If I had written this blog a couple of weeks earlier, I’d still be red raw and would probably be naming and shaming this fellow. Now I feel there’s very little point. The most disappointing thing is this person SHOULD know better. They run some big sites and should be aware of the netiquette in such situations. Maybe if they happen across this blog it might show them the error of their ways…
Anyway, in-between that nonsense, I received another link on Facebook. It turns out my picture had ended up on Failblog. And then I got another link pointing it out on Funny Or Die. The thing was running out of control! I was experiencing at first hand what it is for something to go viral. Neither Failblog or Funny Or Die had linked back to my Twitter account. It was such a strange mix of emotions. I was proud that the pic had taken off, that it was making people laugh around the world, but I was distraught that I wouldn’t get credit for it. That’s all I wanted, just for people to know it was me who had put it out there. Is that really so much to ask?
Luckily, Failblog had recourse for such action. I clicked a little button and it gave me an email address on which to contact them. I wrote them a polite mail pointing out that it was my picture. I pointed to the original tweets in which it was posted, included my original photos (one of which I haven’t posted online) along with the original metadata saying when and where it was took, and sent it. After my last experience I wasn’t holding out much hope. I received an auto-response saying they would look at it and get back to me within two days…
Funny Or Die doesn’t have seem to have a way to contact them in these types of cases so I went to the blog they claimed was the source of the picture. It was a science blog run by PZ Meyers, a professor at the University of Minnesota. He did have a contact address but wrote that he would try to read every mail he received, he didn’t have the time to reply to them all. I wrote pretty much the same thing I did to Failblog, clicked ‘send’ and crossed my fingers…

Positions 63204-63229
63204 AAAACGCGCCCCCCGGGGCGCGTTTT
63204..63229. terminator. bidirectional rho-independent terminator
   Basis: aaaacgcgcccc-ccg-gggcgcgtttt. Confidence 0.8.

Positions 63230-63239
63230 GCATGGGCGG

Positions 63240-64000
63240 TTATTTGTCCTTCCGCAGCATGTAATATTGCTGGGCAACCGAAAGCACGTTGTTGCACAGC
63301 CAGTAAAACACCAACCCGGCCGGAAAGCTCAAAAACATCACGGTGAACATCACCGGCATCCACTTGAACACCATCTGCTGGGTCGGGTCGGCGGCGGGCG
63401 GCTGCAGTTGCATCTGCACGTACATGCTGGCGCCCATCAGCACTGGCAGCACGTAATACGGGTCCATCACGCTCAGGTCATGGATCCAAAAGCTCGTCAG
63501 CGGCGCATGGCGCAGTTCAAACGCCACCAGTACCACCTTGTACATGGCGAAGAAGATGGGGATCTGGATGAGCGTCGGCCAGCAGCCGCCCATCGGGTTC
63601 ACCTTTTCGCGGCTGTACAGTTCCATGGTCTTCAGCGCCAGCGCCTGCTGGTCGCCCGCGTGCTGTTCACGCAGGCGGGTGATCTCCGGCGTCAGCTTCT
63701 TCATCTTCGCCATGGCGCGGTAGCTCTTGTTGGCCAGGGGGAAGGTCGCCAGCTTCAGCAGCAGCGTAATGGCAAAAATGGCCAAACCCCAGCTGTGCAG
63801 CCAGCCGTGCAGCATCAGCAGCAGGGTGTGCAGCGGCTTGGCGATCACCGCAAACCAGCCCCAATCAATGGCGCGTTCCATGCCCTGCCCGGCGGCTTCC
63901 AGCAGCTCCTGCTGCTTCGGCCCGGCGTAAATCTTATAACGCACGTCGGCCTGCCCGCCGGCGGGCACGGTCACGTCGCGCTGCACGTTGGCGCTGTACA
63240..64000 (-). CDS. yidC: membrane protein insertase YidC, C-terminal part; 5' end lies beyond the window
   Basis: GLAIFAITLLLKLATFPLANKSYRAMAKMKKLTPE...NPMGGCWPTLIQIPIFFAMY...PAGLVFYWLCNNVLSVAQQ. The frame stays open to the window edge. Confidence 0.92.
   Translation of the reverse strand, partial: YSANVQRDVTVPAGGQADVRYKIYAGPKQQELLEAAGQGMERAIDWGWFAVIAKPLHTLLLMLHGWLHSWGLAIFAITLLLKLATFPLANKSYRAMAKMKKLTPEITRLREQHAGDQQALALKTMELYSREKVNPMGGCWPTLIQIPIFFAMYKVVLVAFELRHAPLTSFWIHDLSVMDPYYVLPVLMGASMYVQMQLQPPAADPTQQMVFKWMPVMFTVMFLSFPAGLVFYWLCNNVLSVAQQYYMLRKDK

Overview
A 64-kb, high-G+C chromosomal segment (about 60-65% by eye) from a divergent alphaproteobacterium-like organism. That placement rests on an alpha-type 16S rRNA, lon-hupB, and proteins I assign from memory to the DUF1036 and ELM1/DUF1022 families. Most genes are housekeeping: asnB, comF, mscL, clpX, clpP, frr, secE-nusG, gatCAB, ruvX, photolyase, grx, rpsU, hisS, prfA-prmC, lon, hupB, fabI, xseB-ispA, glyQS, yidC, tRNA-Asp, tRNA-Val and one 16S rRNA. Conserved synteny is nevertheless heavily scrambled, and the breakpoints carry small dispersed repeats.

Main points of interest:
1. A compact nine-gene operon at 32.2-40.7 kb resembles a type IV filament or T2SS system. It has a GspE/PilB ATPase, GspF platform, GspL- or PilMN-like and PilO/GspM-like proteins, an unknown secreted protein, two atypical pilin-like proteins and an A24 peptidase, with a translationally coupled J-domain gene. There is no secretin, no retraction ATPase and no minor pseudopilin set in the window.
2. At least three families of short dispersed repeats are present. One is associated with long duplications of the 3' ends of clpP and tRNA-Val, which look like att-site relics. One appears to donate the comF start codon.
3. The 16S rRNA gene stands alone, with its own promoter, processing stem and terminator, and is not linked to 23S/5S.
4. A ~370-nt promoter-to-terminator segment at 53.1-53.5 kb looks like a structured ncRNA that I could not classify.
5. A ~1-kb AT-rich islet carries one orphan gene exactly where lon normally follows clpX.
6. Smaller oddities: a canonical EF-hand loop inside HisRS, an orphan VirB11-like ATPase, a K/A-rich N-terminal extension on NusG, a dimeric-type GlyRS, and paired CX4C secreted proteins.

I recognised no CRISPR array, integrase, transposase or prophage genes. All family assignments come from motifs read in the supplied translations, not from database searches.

Within eight hours of sending my mail to Failblog, I received a reply from Katrina, one of Failblog’s researchers, saying “Thanks for letting us know the photo was yours. I’ve added a source and linked it to your Twitter account”. I checked PZ Meyers blog and he had added a little via link to my Twitter just under the picture. It was as simple as that! This renewed my faith in the online community. It wasn’t every blog that used my pic, (I’ve found it on Boing Boing and The Huffington Post too) but it was enough to have my name linked to those two, just so somebody out there knew I was the one who had taken it. This is not the end of the story, though. Life had kind of got in the way in the days after that, so I could no longer spend the time trying to chase up every blog and get them to credit me for the photo. But it turns out what I did was just about enough…